SYDNEY (Reuters) — Australia lowered its forecast for 2014-15 wheat production by nearly one percent on Wednesday as dry weather curbs yields, and warned output could fall further if an El Nino weather pattern forms.
The world’s third-largest wheat exporter is expected to produce 24.59 million tonnes in the current season, down from a March estimate of 24.80 million tonnes, the country’s official agricultural forecaster said.
The crop would still be the seventh largest on record following last year’s bumper 27.01 million tonnes, but the Australian Bureau of Agriculture and Resource Economics and Sciences cautioned that dry weather could cut yields.
“Sufficient and timely rainfall over winter will be critical to the development of winter crops, particularly in those areas where soil moisture levels are presently low,” the bureau said.
“Yields are likely to be lower than currently assumed if sufficient and timely rainfall is not received.”
The forecast decline in the wheat crop comes even as the acreage devoted to the grain is expected to rise to a three-year high of 13.84 million hectares.
Strong Australian production will add to pressure on benchmark wheat prices, which have tumbled nearly 15 percent over the past five weeks as fears over global production have eased with favourable weather in the United States and an easing of tensions in Ukraine.
ABARES cautioned that the impact of an El Nino, seen by most global forecasters as increasingly likely to arrive over the next few months, would be difficult to predict.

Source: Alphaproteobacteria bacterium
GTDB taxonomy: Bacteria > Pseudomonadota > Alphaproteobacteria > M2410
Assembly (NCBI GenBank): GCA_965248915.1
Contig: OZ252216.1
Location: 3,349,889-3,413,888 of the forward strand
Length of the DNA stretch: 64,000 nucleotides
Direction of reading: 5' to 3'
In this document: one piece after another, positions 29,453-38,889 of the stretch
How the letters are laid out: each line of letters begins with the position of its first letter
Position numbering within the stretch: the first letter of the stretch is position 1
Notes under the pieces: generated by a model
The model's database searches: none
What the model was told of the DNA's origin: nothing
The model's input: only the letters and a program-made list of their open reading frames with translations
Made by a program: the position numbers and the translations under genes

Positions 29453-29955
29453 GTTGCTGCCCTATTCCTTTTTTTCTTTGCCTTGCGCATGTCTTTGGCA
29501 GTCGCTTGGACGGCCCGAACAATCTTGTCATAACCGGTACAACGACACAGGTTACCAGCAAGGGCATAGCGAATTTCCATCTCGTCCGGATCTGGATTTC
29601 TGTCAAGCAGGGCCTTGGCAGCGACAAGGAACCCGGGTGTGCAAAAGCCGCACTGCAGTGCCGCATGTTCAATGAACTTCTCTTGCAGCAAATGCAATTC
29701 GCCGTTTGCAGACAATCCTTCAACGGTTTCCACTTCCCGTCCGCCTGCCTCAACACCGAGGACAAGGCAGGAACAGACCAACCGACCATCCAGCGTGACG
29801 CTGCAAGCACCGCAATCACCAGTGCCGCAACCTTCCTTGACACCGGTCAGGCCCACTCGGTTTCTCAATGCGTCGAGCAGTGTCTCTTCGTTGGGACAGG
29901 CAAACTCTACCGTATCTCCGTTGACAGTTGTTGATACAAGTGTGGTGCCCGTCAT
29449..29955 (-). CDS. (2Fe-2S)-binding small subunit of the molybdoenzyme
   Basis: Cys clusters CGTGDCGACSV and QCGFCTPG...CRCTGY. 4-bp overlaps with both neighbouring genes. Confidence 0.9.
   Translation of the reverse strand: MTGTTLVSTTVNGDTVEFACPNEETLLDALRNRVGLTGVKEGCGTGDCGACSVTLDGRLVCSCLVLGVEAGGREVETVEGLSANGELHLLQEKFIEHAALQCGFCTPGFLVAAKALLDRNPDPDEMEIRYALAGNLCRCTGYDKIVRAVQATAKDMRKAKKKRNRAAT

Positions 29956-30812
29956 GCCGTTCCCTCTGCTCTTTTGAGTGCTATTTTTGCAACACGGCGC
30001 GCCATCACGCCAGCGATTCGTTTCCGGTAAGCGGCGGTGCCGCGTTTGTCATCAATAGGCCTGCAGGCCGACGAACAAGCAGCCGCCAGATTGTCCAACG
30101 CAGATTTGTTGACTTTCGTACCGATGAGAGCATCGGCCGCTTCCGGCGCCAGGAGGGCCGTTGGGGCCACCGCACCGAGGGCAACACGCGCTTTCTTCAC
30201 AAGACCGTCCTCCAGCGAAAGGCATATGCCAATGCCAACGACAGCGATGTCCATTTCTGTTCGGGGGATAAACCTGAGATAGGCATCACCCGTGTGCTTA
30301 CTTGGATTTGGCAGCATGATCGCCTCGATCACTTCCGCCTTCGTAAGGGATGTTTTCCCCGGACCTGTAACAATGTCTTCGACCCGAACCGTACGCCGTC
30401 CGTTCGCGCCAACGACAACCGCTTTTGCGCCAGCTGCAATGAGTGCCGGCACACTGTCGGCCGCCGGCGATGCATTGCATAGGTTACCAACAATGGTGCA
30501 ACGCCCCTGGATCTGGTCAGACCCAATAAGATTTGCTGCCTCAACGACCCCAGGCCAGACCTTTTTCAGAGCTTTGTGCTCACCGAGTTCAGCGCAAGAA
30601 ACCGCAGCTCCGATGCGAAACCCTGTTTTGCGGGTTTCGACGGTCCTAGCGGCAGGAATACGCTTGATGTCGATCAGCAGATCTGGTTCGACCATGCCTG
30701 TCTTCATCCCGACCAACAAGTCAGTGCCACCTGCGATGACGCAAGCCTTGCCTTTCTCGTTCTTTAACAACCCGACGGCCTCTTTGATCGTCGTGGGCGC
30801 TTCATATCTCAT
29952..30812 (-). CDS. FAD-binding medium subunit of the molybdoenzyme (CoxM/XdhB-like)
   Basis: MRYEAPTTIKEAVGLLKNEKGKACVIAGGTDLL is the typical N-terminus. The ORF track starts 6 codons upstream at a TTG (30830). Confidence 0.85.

The El Nino — a warming of sea-surface temperatures in the Pacific — can trigger drought in Southeast Asia and Australia, as well as floods in South America, hitting production of key commodities such as rice, wheat and sugar.
The U.S. Climate Prediction Center this month gave its strongest forecast yet that El Nino will strike during the Northern Hemisphere summer, pegging the likelihood at 70 percent in its monthly outlook on June 6.
The worst El Nino on record in 1997-98 was blamed for massive flooding along China’s Yangtze river that killed more than 1,500 people.
ABARES forecast Australian canola production during the 2014-15 season at 3.471 million tonnes, up from its previous estimate of 2.948 million tonnes.
The rise comes as farmers have increased acreage devoted to the oilseed at the expense of other winter crops.
The bureau also revised down its estimate of 2013-14 cotton production to 910,000 tonnes, having previously pegged output at 940,000 tonnes.